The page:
Even I pause to make sure they're correct because if you

get this wrong, the whole problem's wrong.

You're off orders of 46.

You're off by orders of 1,000 here, so just be careful.

Part b.

We've actually already answered when we drew it up,

we threw down the things we knew.

We knew that we were creating a hole.

And a hole corresponds to p type doping.

How do I remember p and n?

It's easy. p means positive.

We've created a hole, which has a positive charge.

n, I think of as negative.

So if you had put something else in there like arsenic,

arsenic would've had an extra electron compared to

germanium, which means you have a negative charge.

So n negative.

So we have p type doping.

We're done with part b.

Easy.

Part c.

I'm just going to erase some of this stuff here and we're

going to draw a couple more of these band diagrams. So

basically what we're asked to do now is to think about, what

does this band diagram look like at different

temperatures?

Because it actually looks slightly different.

I've drawn it here schematically.

But let's actually think about what it looks

like in real life.

So let's do 2 more of these.

And we'll use that one as well for part c.

OK so I'm drawing my conduction bands.

These are my conduction bands.

These are my valence bands.

I have the same band gap for all of them.

So you know band gap here, here's the band gap.

It's always worth putting down.

If you know it's true, put it down.

And we know that in both cases--

let me just get rid of this thing here; we're going to

start from the beginning; put our electron back--

we've created all these acceptor levels.

Because we've doped with more than one gallium atom.

We have many, many, 10 to the 17 gallium atoms. Which sounds

like a lot, but in a mole we have 10 to the 23 spots in a

mole of material.

So it's 6 orders of magnitude less.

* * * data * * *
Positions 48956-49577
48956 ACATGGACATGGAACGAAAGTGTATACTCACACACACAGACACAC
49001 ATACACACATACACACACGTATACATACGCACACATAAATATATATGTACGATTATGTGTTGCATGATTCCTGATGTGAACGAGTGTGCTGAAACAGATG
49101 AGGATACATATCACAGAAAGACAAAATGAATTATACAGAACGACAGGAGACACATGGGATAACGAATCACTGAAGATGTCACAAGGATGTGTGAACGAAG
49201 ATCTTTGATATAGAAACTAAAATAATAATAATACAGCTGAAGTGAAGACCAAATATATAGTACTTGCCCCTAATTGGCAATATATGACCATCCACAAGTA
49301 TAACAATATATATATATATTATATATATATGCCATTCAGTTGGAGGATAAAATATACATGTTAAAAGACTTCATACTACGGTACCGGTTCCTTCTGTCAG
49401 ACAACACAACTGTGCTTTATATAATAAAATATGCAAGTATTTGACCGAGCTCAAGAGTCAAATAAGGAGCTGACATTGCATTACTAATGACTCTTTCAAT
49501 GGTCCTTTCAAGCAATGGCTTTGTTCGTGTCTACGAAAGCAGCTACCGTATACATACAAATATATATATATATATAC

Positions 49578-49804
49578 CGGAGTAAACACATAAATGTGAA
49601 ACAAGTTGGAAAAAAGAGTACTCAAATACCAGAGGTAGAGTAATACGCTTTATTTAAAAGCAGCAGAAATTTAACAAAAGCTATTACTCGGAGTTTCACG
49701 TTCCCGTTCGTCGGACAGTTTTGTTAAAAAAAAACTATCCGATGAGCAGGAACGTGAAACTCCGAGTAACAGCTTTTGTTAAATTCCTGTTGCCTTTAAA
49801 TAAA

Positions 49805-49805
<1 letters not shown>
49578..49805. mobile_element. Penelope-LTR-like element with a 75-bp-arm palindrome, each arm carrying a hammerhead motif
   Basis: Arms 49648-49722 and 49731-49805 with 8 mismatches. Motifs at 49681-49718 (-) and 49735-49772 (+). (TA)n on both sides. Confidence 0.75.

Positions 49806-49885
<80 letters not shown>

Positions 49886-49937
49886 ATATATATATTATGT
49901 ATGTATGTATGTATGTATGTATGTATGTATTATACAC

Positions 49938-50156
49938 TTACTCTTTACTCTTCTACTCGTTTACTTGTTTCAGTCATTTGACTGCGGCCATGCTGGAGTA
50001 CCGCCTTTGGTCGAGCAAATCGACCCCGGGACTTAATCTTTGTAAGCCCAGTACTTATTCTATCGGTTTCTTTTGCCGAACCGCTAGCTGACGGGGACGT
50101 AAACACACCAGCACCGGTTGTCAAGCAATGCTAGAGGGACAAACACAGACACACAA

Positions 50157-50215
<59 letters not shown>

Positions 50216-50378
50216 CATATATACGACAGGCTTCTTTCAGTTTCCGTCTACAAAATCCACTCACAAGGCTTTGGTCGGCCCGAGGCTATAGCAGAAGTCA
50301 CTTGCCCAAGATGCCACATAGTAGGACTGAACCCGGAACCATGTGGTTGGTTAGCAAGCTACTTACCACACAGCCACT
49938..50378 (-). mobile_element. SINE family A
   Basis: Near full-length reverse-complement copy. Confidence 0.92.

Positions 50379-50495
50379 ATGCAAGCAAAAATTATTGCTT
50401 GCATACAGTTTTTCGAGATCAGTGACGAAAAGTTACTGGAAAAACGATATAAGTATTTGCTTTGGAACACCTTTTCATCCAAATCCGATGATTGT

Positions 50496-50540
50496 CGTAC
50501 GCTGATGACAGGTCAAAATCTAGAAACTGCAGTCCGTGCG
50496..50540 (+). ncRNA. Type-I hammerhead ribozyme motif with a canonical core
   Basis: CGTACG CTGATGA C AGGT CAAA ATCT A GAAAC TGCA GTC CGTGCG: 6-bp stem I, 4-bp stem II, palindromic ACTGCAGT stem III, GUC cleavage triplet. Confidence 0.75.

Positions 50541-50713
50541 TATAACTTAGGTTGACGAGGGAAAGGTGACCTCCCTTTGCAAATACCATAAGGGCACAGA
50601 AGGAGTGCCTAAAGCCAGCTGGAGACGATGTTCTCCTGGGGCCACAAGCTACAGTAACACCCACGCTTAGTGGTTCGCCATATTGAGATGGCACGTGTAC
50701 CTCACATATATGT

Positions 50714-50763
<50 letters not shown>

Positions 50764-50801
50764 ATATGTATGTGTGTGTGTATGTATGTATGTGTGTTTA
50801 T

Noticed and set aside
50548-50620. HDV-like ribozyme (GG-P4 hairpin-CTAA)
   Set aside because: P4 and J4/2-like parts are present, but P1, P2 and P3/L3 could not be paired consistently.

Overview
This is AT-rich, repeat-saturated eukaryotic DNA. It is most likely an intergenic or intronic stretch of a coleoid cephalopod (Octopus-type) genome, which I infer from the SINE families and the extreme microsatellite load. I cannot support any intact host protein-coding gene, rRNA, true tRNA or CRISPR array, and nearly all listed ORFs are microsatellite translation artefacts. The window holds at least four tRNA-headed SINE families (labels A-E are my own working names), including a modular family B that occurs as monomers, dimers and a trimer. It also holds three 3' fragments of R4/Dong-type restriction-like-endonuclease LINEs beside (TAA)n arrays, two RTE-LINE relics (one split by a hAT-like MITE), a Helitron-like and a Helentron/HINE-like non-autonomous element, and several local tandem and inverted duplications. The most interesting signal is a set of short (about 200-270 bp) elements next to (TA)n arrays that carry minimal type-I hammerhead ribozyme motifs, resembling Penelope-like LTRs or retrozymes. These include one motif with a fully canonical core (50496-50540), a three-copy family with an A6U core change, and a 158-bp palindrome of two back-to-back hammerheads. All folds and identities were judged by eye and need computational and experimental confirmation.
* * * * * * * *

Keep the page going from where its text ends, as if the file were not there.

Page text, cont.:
So we have these systems and we're asked to do them at--

I'm going to keep going back and forth--

300 k, 4.2 k and 1200 k.

That's Kelvin.

Let's go with the extremes first. And we'll do the middle

one, 300 k, once we have an idea of what's happening.

So basically, in the very beginning when we to dope in a

material, time t equals 0 and no electrons have had a chance

to move around.

You have all your electrons in the valence band, you have

these open holes in your acceptor levels.

And the reason that electrons would move between levels is

if they have some energy associated with them.

Now why would something have energy in a crystal?

Well that's because of thermal vibrations.

It's a thermal energy they have. So it's completely based

on the temperature at which the crystal exists.

So at a very low temperature--

let me write that up there for you, this

is our basic equation--

at a very low temperature we have a very low thermal

energy. kBT: this is the Boltzman's Constant.

At a very high temperature, we have a very high thermal

energy, which means that these electrons have the ability to

move between levels more easily.

So here's our very low temperature.

At a very low temperature we can actually

calculate the energy.

We'll find that the energy here is about--

just so you have a scale--

it's about 0.00036 electron volts.

Now you say to yourself, wow that is a lot less than 0.7

electron volts, which is the energy of this gap.

So there's no way these electrons here can even make

it up to this acceptor level.

That's not exactly true.

This is best thought of as an average thermal energy that an

electron will have. It's based off of a

distribution, if you will.

So most electrons will have around this energy.

But some will have a little bit more and some will have a

little bit less.

And very, very, very few at the tail of that distribution

will have enough energy to actually make it up to one of

these levels.

So the way to do this problem, to be actually fully correct,

is to say that and explain it.

I actually, when I did this problem on the answer key, I

have an electron, one electron going up into one of these